In simplistic terms, there are two parts of business:
- Building a product
- Getting people (or businesses) to use said product
Both aspects are essential to the lifeblood of a successful business.
In my Management Communication class, we focused on the latter and learned about the different aspects of marketing a product.
Specifically, we focused on business communication. We not only read through “best practices” in the textbook, but also, and to me, more importantly, had the opportunity to test ideas and strategies in the real world through a client consulting project.
One of the biggest takeaways I have from this class is perhaps not what you would immediately expect from a “communication” class. In fact, it may be the opposite.
I learned not just how to communicate, but rather how to examine a business situation and understand an audience. We spent a great deal of time – focused – on comprehending stakeholders that were important to our client.
This challenge was incredibly valuable.
In business, time is our most valuable asset. How we choose to spend this limited resource often dictates our success. We are always looking for opportunities to reduce “wasted time” and move our business forward.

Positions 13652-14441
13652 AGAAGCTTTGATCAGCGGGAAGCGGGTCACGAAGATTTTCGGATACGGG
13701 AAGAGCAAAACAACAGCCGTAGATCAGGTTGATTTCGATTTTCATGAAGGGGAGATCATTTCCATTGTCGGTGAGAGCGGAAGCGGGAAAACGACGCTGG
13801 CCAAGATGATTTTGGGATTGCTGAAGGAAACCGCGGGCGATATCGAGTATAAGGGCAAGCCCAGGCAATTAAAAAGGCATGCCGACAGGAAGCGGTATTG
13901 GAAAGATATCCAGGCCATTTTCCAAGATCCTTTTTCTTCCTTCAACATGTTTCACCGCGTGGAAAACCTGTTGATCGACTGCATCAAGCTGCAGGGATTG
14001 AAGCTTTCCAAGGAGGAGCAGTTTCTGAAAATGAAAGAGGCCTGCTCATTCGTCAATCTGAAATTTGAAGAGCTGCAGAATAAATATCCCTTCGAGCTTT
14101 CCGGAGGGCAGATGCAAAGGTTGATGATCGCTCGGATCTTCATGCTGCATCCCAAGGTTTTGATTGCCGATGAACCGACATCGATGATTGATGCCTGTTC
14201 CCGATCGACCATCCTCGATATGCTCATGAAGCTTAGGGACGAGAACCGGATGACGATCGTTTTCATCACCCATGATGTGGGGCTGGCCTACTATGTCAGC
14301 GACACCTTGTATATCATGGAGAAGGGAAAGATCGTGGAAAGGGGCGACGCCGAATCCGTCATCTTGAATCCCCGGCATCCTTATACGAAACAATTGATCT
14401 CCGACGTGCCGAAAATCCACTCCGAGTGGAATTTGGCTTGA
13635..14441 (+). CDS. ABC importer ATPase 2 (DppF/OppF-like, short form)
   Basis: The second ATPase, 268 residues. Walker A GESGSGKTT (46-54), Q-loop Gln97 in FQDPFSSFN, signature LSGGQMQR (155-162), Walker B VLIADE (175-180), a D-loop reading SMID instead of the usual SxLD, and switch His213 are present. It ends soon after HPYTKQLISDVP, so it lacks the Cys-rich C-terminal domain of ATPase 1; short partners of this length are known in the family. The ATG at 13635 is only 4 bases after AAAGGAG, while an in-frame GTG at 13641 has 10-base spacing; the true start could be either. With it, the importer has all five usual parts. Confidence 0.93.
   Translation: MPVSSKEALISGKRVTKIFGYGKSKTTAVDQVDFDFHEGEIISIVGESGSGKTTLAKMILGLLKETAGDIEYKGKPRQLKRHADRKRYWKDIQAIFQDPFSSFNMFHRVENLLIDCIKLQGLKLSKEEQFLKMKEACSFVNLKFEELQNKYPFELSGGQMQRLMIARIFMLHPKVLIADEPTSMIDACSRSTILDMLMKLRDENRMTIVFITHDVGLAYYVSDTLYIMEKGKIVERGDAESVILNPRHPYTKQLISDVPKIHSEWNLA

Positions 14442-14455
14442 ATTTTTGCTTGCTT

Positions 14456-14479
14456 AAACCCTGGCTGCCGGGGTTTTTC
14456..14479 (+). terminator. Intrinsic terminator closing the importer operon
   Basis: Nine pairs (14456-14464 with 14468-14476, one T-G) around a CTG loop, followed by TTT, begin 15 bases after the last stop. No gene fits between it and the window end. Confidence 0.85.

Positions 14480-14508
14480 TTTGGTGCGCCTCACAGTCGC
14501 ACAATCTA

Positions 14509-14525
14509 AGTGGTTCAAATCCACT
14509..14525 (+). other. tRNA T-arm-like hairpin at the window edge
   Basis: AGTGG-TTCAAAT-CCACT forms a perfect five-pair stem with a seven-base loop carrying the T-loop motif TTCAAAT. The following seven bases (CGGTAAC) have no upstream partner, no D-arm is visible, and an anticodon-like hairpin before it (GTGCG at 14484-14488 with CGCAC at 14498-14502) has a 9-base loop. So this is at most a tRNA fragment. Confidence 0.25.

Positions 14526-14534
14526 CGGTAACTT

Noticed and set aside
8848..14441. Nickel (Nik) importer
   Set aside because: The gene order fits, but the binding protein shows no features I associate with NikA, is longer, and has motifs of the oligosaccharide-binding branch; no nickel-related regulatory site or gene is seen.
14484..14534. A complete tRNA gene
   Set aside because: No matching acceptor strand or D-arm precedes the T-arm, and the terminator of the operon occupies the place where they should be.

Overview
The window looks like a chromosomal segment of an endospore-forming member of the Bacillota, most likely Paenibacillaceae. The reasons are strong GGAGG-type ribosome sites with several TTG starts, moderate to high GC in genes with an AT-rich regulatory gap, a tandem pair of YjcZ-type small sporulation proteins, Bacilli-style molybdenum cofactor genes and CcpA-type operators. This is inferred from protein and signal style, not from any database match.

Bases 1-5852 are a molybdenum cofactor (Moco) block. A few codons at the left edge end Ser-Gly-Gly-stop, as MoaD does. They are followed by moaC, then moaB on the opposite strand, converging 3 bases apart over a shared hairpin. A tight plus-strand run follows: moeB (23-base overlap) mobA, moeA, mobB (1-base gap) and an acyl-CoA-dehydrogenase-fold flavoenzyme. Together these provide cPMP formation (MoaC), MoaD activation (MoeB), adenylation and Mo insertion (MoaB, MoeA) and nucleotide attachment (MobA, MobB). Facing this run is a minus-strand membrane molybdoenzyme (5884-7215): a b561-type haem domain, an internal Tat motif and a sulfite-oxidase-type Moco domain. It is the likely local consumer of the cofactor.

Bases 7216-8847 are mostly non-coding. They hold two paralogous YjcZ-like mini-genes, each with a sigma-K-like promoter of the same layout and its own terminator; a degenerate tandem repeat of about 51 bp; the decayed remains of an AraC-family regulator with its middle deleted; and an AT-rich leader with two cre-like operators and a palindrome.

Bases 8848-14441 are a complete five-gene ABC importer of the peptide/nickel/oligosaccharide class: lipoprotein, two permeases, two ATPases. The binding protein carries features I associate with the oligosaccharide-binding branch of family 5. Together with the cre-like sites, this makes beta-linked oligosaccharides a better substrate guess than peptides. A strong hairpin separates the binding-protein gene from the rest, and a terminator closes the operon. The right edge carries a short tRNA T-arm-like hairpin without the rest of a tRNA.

While time is everything, cutting down on or altogether skipping the analysis of your audience can be incredibly costly long term. It is easy to speed forward and move past this important first step ~ but it truly is essential to building a plan that works.
We often think of communication as conveying a message, but in reality it’s more about understanding what that message needs to be before you can even think about the delivery of it.
Analyzing the problem before jumping in head first can be a huge time saver that many people tend to overlook. It is important to not only dive deep into the core issues of the problem, but also to get a comprehensive perspective from all key stakeholders involved.
Understanding an audience is far more involved than reading a few blog posts. To get a well rounded comprehension of your audience, you should analyze for some quantitative and qualitative character traits. Quantitatively, you can look for the big things like age and income but also the more subtle things like one’s height or how far they live from the closest hospital. Sometimes the little things make the big picture much clearer.
Qualitatively, you can look for a far wider variety of traits. A good place to start is with the psychographics, motivators, and deterrents of the audience. From there, you can begin to better understand what the stakeholder wants, but more revealing – why they want it.
You can use these understandings to build a solution that sticks by taking into account the perspective of your audience.